Recently, a 16-year-old boy from Lucknow allegedly shot his mother because she stopped him from playing “online games like PUBG”, according to UP Police. In another incident from Hyderabad, a teenage boy lost Rs 36 lakh, which his family received as monetary benefit after his father’s death, while playing online games.
These grave incidents highlight the serious implications of online games on young minds. “Some research has indicated the use of gaming platforms, like PUBG, affect the mental health of players, and they may even suffer from depression and anxiety. Also, it has an adverse impact on those with ADHD and suicidality, and can also make one think of self-harm and propagate aggressive behaviour,” Dr Priyanka Jain, Development and Behavioral Paediatric, Dharamshila Narayana Superspeciality Hospital said.
While games like puzzles and chess can help adolescents and children develop comprehensive reasoning abilities, games like PUBG, according to Dr Syed Zafar Sultan Rizvi, Assistant Professor, Department of Psychology, School of Liberal Arts, Noida International University, “can transform the neurochemistry of the brain, in which hippocampus and amygdala play a very crucial role”. “These games lead to aggression among adolescents and can make them more likely to become involved in drug addiction and street brawls,” he said.
As such, addiction to online gaming can be harmful and cause “procrastination, stress, anxiety and impulsivity”, Dr Rizvi said. “Further, it can lead to eating disorders that can convert into a habit. Adolescents, who spend most of their time on screens, get instant gratification (small rewards) while playing games and it leads towards habit formation.”
How to break the addiction cycle?
Any addiction cycle is based on habit formation, experts said. Elucidating, Dr Rizvi said, “Our brain makes habits which leads towards automatic actions (behaviour of a person). If we can find out the specific triggers that facilitate those behaviours, then we can break the chain of these patterns. We can help them to develop skills that make them delay their gratification and lower down their impulsive behaviour.”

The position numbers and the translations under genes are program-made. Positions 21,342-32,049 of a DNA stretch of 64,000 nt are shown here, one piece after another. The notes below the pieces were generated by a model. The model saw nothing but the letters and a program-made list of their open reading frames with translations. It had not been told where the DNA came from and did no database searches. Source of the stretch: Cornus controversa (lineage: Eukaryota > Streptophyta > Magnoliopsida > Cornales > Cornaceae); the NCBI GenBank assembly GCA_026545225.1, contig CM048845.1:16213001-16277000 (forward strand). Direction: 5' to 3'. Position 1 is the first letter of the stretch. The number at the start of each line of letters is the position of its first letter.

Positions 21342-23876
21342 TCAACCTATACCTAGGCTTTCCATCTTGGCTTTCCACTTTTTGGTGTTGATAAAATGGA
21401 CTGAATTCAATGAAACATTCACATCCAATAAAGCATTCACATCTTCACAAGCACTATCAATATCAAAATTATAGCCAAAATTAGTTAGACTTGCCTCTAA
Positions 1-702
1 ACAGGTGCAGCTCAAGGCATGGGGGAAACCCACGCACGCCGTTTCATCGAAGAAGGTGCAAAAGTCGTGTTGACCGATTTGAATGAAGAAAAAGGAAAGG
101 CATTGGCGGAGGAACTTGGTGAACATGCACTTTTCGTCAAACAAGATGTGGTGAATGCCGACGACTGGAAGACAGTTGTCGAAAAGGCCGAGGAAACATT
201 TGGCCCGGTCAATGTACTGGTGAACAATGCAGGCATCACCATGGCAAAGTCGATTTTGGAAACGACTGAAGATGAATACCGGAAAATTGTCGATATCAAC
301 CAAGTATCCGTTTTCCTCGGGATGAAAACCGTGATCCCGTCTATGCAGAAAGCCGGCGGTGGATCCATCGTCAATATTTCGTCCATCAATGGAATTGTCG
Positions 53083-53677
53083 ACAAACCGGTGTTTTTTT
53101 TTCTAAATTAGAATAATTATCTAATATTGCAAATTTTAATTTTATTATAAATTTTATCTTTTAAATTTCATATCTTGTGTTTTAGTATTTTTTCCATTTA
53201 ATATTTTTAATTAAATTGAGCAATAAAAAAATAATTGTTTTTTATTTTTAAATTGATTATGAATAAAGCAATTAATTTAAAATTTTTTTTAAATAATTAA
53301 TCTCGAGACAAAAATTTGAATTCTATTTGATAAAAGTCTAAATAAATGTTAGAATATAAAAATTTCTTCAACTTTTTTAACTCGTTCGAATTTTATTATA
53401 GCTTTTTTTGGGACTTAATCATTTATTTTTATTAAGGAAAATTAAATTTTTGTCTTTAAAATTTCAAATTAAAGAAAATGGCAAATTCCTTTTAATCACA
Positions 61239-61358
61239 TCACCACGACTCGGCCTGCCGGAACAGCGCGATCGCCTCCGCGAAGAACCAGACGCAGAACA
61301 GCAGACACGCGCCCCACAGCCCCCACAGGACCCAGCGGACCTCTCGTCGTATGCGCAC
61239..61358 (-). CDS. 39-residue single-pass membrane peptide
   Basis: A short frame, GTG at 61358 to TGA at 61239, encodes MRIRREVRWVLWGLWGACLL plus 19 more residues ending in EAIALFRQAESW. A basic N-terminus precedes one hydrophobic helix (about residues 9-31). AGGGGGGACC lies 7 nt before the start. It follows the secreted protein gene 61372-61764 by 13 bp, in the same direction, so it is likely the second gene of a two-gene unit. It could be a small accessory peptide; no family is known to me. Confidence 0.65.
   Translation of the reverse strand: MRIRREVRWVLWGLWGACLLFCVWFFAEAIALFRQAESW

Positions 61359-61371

Dr Jain suggested following these measures while playing online games.
Decide fixed gaming hours – Playing a game for 1-2 hours is safe, but don’t play beyond that. You can fix a pecific time of the day as your gaming hours.
Engage yourself in more activities – Engage yourself in more social activities and spend time with family and friends. Work on your hobbies like writing, dance, painting and music.
Focus on self-improvement – Read books, take courses, and spend more time on your career and academics to improve yourself.
Take medical advice – If you cannot tide over your addiction despite taking all measures, consult a counsellor or developmental pediatrician/child psychiatrist.
Highlighting the role of parents, Dr Rizvi said, “Parents can use different kinds of software and applications to manage their children’s times spent on screen. They can also counsel them about developing productive habits, plan a weekly trip to grandparents, hill station or encourage them to get involved in more realistic games like soccer, badminton and basketball, etc that make them physically and mentally fit.”
“Social deprivation may also be the cause of screen addiction. Parents should make sure that their children are socially involved in extracurricular activities,” he said.